The FTSE 100 faltered in afternoon trading, while US stocks sunk into the red as traders remained wary of a second spike in coronavirus infections.
London’s blue-chip index opened down 2.05 per cent to 5,980 points, even as retailers began to open their doors for the first time in three months.
US stocks dropped sharply at the open after a weekend of fresh coronavirus cases, increasing fears of a second wave which could shut down the economy again.
Non-essential retailers are opening today as the UK government eases lockdown in a bid to jumpstart the economy. However, consumers will face an almost unrecognisable experience as retailers limit customers in-store, close dressing rooms and quarantine items.
The FTSE 100 pared back some of its losses to trade down 1.19 per cent by midday, before falling again to stand down 1.73 per cent by 3pm.
Investors have retreated after a long rally in global equities since late March as they anticipate the likely economic shutdown to accompany a second wave of the virus.
European investors also started the week cautiously as several countries started to open borders to allow tourism. The pan-European Stoxx 600 edged up 0.28 per cent in early trading before dropping 0.8 per cent by midday. Germany’s Dax opened 0.18 per cent lower, before inching further into the red to trade down 1.12 per cent. France’s Cac started the day up 0.49 per cent, before falling into the red by lunchtime.
Investors were dealt another blow to sentiment as China’s industrial production figures for May fell short of analysts’ estimates. Industrial output rose 4.4 per cent in May, but analysts had forecast a five per cent gain.
FTSE 100 investors brace for second wave
Markets have been volatile over the past week as investors braced for more infections as lockdown measures are eased. The FTSE 100 regained some ground on Friday. This was despite figures showing the economy had suffered a record 20.4 per cent contraction in April.
It followed a torrid week which saw the index suffer its largest drop since March on Thursday, closing down 3.99 per cent.
The chance of a second spike in infections edged closer this weekend. Beijing closed a large market over the weekend after new cases of coronavirus were discovered. Authorities confirmed 41 symptomatic cases and 46 without symptoms, according to the World Health Organisation (WHO).
Joshua Mahony, senior market analyst at IG, said the spike in China “has highlighted the difficulties that will be found worldwide when attempting to resume economic activity while minimising the spread of the virus.”
Additionally, another 25,000 cases reported in the US on Saturday is unlikely to have quelled the FTSE 100’s investors’ nerves. “Trumps hard stance on the possibility of another US lockdown could spell trouble for US markets given the potential for an overwhelming outbreak down the line,” Mahony added.
Analysts said today’s sell-off had been driven partly by fears of another wave of the pandemic.
Neil Wilson, chief market analyst at Markets.com said: “The dreaded second wave will weigh on equity markets – it is already sparking a wave of selling – and force policymakers to chuck even more money at this.”
However, David Madden, market analyst at CMC Markets, said: “Thursday’s massive sell-off could turn out to be a bump in the bullish road, rather than the beginning of a major reversal in sentiment.”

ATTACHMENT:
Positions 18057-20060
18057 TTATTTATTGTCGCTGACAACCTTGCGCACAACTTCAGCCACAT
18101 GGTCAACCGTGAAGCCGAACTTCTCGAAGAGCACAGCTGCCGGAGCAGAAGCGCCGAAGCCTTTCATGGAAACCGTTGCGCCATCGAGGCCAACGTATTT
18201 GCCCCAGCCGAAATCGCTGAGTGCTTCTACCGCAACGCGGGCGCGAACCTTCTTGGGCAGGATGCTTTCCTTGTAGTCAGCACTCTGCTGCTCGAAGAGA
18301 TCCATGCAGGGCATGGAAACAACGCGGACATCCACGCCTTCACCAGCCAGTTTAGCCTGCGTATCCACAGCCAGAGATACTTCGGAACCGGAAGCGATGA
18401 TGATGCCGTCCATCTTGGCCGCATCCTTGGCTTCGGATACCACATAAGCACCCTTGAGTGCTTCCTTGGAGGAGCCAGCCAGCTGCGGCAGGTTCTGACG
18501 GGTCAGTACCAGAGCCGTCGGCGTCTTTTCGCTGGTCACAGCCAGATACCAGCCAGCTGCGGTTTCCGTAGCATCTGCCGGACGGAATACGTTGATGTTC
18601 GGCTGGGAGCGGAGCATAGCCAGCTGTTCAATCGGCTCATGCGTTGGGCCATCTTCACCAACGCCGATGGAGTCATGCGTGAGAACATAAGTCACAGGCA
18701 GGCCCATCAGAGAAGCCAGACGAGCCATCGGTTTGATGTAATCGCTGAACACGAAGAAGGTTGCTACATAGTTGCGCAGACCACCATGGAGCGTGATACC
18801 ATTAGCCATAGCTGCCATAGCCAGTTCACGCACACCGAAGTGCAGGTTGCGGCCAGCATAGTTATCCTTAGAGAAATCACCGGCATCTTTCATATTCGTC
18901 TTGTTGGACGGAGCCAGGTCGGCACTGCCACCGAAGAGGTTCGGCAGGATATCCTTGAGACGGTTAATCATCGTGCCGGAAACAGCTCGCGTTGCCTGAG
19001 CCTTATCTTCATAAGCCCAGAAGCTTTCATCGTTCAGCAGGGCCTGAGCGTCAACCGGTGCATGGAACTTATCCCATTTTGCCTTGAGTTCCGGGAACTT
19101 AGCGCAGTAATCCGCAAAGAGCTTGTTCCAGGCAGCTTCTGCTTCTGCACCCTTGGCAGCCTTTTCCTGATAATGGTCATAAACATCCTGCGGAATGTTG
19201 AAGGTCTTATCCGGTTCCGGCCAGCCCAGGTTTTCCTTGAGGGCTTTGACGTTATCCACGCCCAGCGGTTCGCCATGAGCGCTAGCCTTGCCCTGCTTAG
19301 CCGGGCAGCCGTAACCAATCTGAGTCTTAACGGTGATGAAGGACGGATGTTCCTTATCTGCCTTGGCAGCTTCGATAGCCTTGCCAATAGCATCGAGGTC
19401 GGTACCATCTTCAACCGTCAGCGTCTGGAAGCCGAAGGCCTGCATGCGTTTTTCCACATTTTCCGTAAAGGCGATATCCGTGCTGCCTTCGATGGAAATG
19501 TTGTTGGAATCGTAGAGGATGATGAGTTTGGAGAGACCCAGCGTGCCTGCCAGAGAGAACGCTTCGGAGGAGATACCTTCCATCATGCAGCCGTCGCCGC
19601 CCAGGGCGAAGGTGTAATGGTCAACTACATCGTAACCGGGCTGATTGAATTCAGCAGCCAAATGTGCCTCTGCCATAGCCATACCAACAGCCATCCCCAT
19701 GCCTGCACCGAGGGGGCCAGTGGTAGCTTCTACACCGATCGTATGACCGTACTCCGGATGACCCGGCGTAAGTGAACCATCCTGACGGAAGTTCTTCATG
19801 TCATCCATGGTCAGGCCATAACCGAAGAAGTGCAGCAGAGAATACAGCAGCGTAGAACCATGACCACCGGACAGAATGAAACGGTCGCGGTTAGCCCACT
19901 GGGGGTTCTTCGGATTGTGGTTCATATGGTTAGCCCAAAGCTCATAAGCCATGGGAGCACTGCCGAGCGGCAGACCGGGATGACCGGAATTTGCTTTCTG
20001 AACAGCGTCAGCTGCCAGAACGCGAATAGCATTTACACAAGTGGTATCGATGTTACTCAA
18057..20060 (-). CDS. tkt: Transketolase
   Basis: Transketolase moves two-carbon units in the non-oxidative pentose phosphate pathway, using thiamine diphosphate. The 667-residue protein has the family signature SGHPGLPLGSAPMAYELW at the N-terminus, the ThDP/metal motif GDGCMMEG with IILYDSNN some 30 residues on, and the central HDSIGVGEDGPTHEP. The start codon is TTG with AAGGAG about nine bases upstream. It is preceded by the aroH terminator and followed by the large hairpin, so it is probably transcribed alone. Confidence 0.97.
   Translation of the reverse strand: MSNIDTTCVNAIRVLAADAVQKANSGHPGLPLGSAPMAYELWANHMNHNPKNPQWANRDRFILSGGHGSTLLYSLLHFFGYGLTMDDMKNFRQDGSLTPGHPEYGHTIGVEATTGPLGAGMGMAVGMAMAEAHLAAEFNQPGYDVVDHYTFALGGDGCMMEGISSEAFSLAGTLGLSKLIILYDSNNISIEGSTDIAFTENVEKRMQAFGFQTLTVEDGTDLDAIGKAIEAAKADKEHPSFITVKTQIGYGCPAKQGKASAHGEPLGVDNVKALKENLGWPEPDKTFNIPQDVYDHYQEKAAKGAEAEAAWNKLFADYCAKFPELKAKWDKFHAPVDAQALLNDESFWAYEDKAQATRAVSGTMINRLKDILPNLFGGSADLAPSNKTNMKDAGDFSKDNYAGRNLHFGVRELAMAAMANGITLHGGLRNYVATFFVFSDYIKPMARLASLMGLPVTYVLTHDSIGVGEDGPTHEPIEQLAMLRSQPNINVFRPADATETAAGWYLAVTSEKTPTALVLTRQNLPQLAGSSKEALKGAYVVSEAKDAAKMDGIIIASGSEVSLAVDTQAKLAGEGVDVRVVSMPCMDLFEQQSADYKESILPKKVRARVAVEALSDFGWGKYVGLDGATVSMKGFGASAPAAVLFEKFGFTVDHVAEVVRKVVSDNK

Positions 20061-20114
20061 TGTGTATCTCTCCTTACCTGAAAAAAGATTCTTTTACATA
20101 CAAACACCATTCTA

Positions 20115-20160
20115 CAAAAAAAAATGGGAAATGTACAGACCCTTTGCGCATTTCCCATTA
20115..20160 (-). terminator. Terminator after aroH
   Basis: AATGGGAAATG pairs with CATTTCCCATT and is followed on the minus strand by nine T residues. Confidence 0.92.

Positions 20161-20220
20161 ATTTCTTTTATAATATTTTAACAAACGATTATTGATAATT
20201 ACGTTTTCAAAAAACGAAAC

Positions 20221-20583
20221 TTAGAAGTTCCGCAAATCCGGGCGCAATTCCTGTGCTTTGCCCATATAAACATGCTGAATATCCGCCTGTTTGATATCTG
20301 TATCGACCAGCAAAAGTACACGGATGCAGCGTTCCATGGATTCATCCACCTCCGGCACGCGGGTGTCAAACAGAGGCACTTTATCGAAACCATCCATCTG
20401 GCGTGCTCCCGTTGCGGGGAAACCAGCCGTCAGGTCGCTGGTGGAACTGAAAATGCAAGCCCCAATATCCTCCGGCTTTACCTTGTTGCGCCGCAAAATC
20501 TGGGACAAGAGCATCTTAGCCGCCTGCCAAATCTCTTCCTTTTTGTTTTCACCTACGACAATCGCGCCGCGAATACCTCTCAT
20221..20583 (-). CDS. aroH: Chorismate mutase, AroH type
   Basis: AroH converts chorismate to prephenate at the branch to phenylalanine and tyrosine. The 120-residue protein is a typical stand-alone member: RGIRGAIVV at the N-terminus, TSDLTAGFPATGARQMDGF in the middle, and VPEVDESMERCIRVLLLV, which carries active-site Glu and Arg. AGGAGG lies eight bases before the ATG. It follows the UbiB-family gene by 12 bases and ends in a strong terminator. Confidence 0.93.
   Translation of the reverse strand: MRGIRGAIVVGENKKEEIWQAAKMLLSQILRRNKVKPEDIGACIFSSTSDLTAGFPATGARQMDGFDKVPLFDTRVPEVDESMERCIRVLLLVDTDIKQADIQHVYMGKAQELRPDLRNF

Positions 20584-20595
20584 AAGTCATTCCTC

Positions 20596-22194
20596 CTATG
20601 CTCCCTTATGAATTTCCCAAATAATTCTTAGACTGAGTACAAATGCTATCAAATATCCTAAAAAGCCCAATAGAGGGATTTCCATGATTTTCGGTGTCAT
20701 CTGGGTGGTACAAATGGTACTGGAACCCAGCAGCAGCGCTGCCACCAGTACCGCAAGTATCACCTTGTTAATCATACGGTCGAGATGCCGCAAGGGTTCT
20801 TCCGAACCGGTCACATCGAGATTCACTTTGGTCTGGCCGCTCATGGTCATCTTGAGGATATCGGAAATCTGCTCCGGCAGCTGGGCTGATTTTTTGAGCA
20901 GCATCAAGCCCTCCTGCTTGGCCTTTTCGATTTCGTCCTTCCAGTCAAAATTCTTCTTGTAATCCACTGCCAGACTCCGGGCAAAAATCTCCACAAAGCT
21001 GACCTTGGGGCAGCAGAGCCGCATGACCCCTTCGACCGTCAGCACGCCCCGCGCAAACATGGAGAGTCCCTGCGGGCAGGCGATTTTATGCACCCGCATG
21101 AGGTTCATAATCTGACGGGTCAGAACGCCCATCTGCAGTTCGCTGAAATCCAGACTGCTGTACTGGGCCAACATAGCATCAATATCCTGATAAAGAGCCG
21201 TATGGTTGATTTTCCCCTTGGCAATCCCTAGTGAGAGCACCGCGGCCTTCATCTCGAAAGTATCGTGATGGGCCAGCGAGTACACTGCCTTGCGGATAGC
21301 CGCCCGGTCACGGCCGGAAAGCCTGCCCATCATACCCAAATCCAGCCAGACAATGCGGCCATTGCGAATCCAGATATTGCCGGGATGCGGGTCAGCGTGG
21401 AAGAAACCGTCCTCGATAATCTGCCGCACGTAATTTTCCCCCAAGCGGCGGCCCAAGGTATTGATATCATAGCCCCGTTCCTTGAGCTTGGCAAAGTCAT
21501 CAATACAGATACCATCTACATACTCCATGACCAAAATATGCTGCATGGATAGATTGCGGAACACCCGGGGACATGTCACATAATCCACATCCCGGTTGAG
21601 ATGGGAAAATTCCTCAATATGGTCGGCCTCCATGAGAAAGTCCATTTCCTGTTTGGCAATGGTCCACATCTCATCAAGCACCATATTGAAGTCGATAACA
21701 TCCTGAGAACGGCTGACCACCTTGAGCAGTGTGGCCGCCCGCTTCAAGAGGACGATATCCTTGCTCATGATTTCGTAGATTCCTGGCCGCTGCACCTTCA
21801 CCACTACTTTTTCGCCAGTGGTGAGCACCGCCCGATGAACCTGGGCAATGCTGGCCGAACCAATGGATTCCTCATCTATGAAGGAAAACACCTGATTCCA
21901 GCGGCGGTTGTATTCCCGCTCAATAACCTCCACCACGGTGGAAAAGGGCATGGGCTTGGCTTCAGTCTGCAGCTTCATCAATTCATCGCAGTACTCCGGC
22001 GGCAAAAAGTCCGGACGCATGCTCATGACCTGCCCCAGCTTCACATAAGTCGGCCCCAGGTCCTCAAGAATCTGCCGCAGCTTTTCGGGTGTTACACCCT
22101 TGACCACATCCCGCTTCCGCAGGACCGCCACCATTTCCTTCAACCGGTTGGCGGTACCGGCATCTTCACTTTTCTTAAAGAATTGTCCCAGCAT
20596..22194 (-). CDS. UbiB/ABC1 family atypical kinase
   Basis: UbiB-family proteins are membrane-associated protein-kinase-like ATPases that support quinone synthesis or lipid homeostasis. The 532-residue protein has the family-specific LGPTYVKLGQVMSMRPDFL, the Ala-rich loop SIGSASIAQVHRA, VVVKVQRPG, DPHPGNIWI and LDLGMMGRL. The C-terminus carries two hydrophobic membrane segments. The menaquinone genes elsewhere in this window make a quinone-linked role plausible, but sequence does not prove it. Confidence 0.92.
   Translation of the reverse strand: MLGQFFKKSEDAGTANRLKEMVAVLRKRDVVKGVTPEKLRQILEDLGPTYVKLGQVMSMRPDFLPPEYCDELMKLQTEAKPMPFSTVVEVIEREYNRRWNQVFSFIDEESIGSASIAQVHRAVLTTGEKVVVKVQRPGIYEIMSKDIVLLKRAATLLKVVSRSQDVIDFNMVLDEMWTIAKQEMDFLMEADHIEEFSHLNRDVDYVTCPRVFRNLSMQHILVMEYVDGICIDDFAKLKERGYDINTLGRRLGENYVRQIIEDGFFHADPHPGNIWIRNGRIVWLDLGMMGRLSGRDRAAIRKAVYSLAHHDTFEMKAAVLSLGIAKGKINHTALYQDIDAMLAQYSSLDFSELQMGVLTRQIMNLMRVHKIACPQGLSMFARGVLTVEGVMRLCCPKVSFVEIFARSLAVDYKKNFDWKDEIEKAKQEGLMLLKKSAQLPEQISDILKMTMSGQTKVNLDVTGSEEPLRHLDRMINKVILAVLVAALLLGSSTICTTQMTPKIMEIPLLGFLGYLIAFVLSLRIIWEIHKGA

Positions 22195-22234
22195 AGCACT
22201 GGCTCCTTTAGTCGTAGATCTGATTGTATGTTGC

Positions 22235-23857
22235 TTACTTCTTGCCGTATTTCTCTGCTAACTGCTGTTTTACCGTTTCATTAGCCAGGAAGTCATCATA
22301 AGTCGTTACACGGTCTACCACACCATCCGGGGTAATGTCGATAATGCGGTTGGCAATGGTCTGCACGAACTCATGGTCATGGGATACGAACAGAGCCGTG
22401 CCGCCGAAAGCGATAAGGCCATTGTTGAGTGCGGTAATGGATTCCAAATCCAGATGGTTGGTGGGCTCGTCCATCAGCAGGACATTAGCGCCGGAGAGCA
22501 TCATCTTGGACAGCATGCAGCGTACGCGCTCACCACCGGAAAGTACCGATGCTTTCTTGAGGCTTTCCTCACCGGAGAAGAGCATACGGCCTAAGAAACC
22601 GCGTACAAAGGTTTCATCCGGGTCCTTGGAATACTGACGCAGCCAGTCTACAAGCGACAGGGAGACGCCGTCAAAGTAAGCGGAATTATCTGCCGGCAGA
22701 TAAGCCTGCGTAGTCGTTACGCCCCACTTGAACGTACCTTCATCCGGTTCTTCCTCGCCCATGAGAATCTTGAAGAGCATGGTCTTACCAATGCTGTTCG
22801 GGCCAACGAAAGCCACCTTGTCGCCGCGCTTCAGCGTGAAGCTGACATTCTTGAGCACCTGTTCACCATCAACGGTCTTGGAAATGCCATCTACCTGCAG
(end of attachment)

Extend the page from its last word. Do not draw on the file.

“For too long dealers largely heard stories about falling infection rates, so a relatively small increase came as a big shock. An occasional jump in cases might become the new normal.”
BP among FTSE’s biggest fallers
BP was among the FTSE 100’s biggest fallers this morning, crashing five per cent on open before paring back some losses to trade down 3.72 per cent by midday.
It said it will write off up to $17.5bn from the value of its assets after the oil price crash earlier this year.
BP said it had lowered its oil price forecast as it anticipated that the aftermath of the pandemic will accelerate the transition to a low-carbon economy.
The oil giant revised its long-term price assumption for benchmark Brent crude, which is currently trading at around $37 a barrel, to around $55 a barrel between 2021 and 2050.
The airlines were back among the FTSE’s biggest fallers, with British Airways owner IAG down 3.99 per cent. Budget airline Easyjet tumbled 3.8 per cent despite resuming operations for the first time since 30 March.
US stocks slip as infections rise
US stocks opened sharply lower as reports of 25,000 new cases reported on Saturday fuelled fears of a second spike.
The Dow Jones index fell 1.31 per cent at the open. It slipped further to trade down 2.03 per cent at 3pm. The S&P 500 opened down 1.56 per cent, while the Nasdaq Composite slipped 1.31 per cent.
It extends losses from last week as volatility came to characterise global markets. The S&P 500 plunged nearly six per cent on Thursday, its biggest fall since the selloff in March.
Analysts think a correction in the markets has been long overdue. “Overbought markets and stretched valuations, coupled with some bad news headlines led to a shot of reality at the end of last week which has continued into this week,” said Seema Shah, chief strategist at Principal Global Investors.
“A litany of concerns has spooked markets – signs of negative progress in Covid-19 cases, a gloomy economic assessment from the Fed, growing doubts around the eventual size of the EU Recovery Fund…” she added.